348 F2d 949 Connecticut Valley Enterprises Incorporated v. United States

348 F.2d 949


No. 505-57.

United States Court of Claims.

July 16, 1965.

George B. Finnegan, Jr., New York City, for plaintiff; Marcus B. Finnegan, Washington, D. C., attorney of record; Hobart N. Durham, Jerome G. Lee, Warren H. Rotert, and Morgan, Finnegan, Durham & Pine. New York City, of counsel.

William D. Hall, Washington, D. C., with whom was Asst. Atty. Gen. John W. Douglas, for defendant. Henry Van Arsdale and Elliott I. Pollock, Washington, D. C., of counsel.

Before LARAMORE, Acting Chief Judge, DURFEE, DAVIS, and COLLINS, Judges, and WHITAKER, Senior Judge.



Pursuant to former Rule 45(a) (now Rule 57(a)), this case was referred to Trial Commissioner Donald E. Lane with directions to make findings of fact and a recommendation for the conclusion of law. The commissioner has done so, supported by an opinion filed on June 7, 1963. The plaintiff has excepted to the commissioner's recommendation for the conclusion of law to be entered and to certain of his findings of fact. Defendant has also excepted to the commissioner's failure to make certain findings. The parties have filed briefs and the case has been argued orally. The court agrees with the commissioner's findings, his opinion, and his recommended conclusion of law as hereinafter set forth, and hereby adopts the same as the basis for its judgment in this case. In accordance therewith, the court concludes as a matter of law that claim 5 of United States Letters Patent No. 2,718,568 is invalid. Judgment is entered to that effect and plaintiff's petition is dismissed.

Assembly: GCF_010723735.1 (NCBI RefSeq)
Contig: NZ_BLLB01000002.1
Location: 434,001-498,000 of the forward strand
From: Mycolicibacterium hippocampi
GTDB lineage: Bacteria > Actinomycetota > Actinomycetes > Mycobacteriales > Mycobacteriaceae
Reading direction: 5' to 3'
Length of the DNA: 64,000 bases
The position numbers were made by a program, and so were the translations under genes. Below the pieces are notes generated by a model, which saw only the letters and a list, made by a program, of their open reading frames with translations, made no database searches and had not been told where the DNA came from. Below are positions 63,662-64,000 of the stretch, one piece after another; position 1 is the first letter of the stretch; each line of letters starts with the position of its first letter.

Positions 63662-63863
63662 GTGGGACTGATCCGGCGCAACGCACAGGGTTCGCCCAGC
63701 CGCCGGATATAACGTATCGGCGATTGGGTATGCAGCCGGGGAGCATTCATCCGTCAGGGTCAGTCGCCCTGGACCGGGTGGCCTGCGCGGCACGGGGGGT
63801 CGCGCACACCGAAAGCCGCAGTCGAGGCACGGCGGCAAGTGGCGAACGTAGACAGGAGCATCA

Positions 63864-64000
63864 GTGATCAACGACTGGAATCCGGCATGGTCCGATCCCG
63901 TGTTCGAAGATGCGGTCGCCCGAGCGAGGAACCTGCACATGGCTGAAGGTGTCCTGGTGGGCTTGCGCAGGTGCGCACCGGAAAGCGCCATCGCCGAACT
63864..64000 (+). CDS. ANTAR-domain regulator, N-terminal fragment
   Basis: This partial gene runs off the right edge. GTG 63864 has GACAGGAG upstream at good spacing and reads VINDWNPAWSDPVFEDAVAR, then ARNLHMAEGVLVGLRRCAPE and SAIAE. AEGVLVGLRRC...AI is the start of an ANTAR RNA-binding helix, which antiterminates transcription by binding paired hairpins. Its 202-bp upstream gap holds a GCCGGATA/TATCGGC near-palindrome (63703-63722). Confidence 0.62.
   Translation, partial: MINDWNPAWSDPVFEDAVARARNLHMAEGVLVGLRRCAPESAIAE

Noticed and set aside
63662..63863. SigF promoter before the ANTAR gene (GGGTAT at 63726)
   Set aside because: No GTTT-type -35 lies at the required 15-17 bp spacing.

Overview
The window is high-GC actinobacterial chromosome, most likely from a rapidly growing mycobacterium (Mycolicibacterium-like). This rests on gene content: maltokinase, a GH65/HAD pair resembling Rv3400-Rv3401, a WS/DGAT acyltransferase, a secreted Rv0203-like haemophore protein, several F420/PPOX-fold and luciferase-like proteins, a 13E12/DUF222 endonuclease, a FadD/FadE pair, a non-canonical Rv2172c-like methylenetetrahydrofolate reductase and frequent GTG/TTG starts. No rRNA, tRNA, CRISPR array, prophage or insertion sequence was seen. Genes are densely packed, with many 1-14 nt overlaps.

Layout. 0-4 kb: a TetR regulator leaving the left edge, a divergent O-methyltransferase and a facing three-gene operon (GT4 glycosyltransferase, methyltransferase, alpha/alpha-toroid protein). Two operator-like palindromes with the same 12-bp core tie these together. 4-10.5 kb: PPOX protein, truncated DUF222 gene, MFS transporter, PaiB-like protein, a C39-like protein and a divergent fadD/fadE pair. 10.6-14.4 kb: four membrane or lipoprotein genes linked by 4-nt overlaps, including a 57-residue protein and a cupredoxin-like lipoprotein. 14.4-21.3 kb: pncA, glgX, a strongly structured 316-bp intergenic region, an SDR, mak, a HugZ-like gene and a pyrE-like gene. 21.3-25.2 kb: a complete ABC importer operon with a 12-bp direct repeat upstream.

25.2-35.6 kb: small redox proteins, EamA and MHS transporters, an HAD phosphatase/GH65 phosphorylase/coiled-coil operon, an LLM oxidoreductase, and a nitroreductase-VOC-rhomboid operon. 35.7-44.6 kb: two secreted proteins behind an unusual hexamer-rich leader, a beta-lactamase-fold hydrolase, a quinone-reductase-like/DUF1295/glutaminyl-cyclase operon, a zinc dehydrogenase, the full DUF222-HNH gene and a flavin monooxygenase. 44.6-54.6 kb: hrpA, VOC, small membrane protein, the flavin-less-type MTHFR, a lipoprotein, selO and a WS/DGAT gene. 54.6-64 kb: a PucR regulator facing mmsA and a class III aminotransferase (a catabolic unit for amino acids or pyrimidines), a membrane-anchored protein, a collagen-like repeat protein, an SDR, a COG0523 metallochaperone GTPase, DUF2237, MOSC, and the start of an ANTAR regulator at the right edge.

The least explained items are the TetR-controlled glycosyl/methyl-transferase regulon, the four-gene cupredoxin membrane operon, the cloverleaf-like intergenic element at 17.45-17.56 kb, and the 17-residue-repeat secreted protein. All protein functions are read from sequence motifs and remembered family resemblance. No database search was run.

This is a claim for compensation under 28 U.S.C. § 1498, for the unauthorized use and manufacture by and for the United States of a patented invention.


The subject matter of this case concerns a rotary relay disclosed in United States Letters Patent 2,718,568, granted to Connecticut Valley Enterprises, Inc., September 20, 1955, on an application by Brock A. Somers. The patent disclosure, the patent claim in suit, and the accused relays used by the defendant are described in the accompanying findings of fact. The several issues of law involved are discussed in the following comments.


One of the important issues raised by the proofs in this case is, under what circumstances may a device which has been developed by another prior to the invention by the patentee, be considered as a part of the prior art for the purpose of invalidating the patent. Struthers-Dunn, Inc., one of defendant's suppliers, had developed three relays which were either anticipatory or had important anticipatory features of the patent in suit prior to the invention date of the patentee. One of these, the #212 relay (defendant's exhibit 61), was tested and approved by a prospective purchaser, and was the object of an intensive sales effort with respect to that purchaser, prior to the invention by the patentee. Another, the #220 D.C. relay (defendant's exhibits 57, 58 and 10), was being sold and was in mass production prior to the invention by the patentee. The third, the #220 A.C. relay (defendant's exhibits 3 and 88), had been developed and tested by Struthers-Dunn, and a sample had been delivered to the Air Force prior to the invention by the patentee. A fourth relay, a modified #212 relay (defendant's exhibit 60), was also developed by Struthers-Dunn, Inc., under a government contract at about the time of the patentee's invention; however, the evidence does not establish that this relay was developed prior to the patentee's invention. The pertinent statute governing this issue is 35 U.S.C. § 102, which reads in part as follows:


A person shall be entitled to a patent unless — (a) the invention was known or used by others in this country, * * * before the invention thereof by the applicant for patent, * * *.


This court has set forth that the burden of proving the facts of a prior knowledge defense is on the defendant and every reasonable doubt must be resolved against him. Badowski v. United States, 164 F.Supp. 252, 143 Ct.Cl. 23 (1958). In the instant case the defendant has met the burden with clear and convincing evidence of operable anticipatory devices which were accessible to the public prior to the Somers invention.